Wyss Institute

Microchip developed at the Wyss Institute at Harvard, which simulates the functioning of human lungs

With help from a computer Brazilian and foreign researchers discuss ways to reduce animal testing Bruno de Pierro Published in may 2015


he search for alternatives to the use of animals in clinical trials and product testing has intensified in the last decade. One of the best examples of this trend is the Tox 21 Program (21st Century Toxicology), which was jointly created by two U.S. federal agencies: the National Institutes of Health (NIH) and the Environmental Protection Agency (EPA). Launched in 2008, Tox 21 uses mathematical and computer models in conjunction with genomics and robotics to study the structure and toxicity of a broad array of chemical compounds. The goal of the program is to understand the ways in which toxins affect organisms and to create methods that can be used to predict whether a potential pharmaceutical should be subject to clinical testing. By ruling out molecules that are dangerous to health, the animal testing of compounds previously classified as toxic can be avoided. In a two-year period, more than 10,000 substances were studied. The results are available in virtual form. “The success of the next phases of the program will depend on a stronger collaboration that should involve the phar-

maceutical companies,” says Raymond Tice from the National Institute of Environmental Health Science in the United States, one of the institutions involved in Tox 21. Tice participated in a workshop called Challenges and Perspectives in Research on Alternatives to Animal Testing, held at FAPESP in March, 2015. Tice believes that the animal testing paradigm does not account for the advances that would make the testing process safer and more precise. In the workshop, Eduardo Pagani, a drug development manager at the Brazilian Biosciences National Laboratory (LNBio), showed how computer models can compare the structure of a candidate molecule with those of other molecules that have already been tested and determine whether it is worth developing this candidate molecule. The LNBio, which is working in this area, is looking for partnerships, for example, with groups that have mastered the technology known as organs-on-a-chip. This technique is currently studied in the United States and Germany and uses cells to grow human tissues. These cells have microchips added and can, therefore, mimic the function of live human organs. “We want to work in the area of tissue mimicry,” Pagani says. The researchers who participated in the workshop brought new perspectives on the use of animal models in research. These models demonstrate similarities with humans only 60% of the time, according to Thomas Hartung from the Center for Alternatives to Animal Test-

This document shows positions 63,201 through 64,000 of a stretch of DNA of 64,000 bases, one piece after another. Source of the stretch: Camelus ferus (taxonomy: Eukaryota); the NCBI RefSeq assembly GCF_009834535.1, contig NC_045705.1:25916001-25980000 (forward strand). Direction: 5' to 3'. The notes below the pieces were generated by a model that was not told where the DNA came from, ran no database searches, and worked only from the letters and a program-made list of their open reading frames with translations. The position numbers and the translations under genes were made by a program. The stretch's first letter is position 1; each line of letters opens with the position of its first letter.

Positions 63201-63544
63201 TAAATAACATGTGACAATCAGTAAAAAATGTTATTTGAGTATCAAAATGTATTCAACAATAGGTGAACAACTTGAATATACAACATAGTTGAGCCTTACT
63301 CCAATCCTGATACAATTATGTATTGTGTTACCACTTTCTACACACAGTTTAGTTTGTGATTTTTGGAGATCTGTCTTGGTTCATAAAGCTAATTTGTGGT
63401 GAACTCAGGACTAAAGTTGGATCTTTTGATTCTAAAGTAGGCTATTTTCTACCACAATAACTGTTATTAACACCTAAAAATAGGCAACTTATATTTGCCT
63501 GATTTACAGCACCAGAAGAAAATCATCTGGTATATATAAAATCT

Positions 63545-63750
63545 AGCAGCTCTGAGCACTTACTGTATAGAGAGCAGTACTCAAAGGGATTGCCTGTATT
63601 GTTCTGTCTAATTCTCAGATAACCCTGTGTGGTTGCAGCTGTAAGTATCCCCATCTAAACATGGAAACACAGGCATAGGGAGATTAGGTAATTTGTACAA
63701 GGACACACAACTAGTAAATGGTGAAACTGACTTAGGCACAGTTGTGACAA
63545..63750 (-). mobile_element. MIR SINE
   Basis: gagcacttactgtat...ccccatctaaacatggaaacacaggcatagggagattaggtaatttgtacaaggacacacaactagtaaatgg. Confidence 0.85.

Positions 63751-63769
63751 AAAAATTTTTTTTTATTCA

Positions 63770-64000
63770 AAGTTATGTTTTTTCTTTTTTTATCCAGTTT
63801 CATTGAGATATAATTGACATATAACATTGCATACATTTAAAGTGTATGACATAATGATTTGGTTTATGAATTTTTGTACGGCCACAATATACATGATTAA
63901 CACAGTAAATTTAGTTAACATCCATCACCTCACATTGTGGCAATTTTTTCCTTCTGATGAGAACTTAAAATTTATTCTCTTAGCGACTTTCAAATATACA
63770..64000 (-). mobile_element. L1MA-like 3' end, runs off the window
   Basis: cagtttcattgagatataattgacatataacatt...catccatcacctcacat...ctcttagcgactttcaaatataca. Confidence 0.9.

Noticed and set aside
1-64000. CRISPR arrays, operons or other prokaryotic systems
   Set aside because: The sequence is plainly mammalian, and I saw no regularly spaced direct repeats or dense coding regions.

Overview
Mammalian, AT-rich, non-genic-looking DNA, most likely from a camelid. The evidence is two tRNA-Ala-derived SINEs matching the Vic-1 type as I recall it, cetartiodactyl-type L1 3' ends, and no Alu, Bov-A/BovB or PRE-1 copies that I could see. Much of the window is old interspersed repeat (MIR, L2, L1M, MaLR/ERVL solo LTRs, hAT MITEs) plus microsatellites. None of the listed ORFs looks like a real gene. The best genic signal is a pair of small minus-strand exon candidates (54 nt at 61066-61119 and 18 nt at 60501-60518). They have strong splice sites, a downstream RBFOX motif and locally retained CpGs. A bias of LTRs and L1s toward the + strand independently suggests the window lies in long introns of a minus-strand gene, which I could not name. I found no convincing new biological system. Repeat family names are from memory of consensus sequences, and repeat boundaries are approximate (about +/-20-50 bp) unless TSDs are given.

ing at Johns Hopkins University Hospital in the United States. Hartung cited the example of aspirin. Although it has been proven safe for humans, it would have been rejected in animal testing because it leads to fetal deformities in certain cases. “We are trying to show the importance and limitations of using alternative models, as well as the need for a sensible experimental plan, for Brazilian researchers,” said Lorena Gaspar Cordeiro, a professor at the Ribeirão Preto School of Pharmaceutical Sciences of the University of São Paulo (USP), one of the event’s organizers. Some of the methods presented in the workshop are aimed at finding alternatives to the use of mammals, such as the zebrafish, known in Brazil as the peixe paulistinha, and the larvae of the Galleria mellonella insect (see Pesquisa FAPESP Issue No. 220). “Approximately 75% of the 26,000 genes of the zebrafish are similar to human genes,” says geneticist Cláudia Maurer-Morelli from the University of Campinas (Unicamp). Likewise, the Galleria larva has immunological mechanisms similar to those of mammals. “The larva’s cuticle acts like skin. When it is injected with a toxic substance, it reacts and turns darker,” explains Maria José Giannini, a professor at the Araraquara School of Pharmaceutical Sciences of São Paulo State University (Unesp). “Brazil wants to join the path of the United States and European countries,” says Giannini, who coordinated the workshop. n pESQUISA FAPESP  z  21

From humans to plants Unicamp uses an open innovation model to create a research center to study enzymes found in human and plant cells Published in april 2015


he University of Campinas (Unicamp) has announced the establishment of a new basic research center for the study of kinases, a group of enzymes responsible for regulating metabolic processes in human and plant cells that have potential applications for drug development. In addition to advances in this field, the Protein Kinase Chemical Biology Center intends to learn about plant biology by leveraging knowledge and technology in partnership with the pharmaceutical industry. One goal is to improve the drought resistance of essential agricultural crops. The research center, where activities are scheduled to start in June 2015, is part of the Structural Genomics Consortium (SGC), a public-private partnership created in 1999. The SGC has partnerships with more than 10 pharmaceutical companies and research support agencies, as well as scientists in research centers at Oxford University (UK) and the University of Toronto (Canada). The consortium embraces open science and open innovation models, which 22  z  special issue  december 2016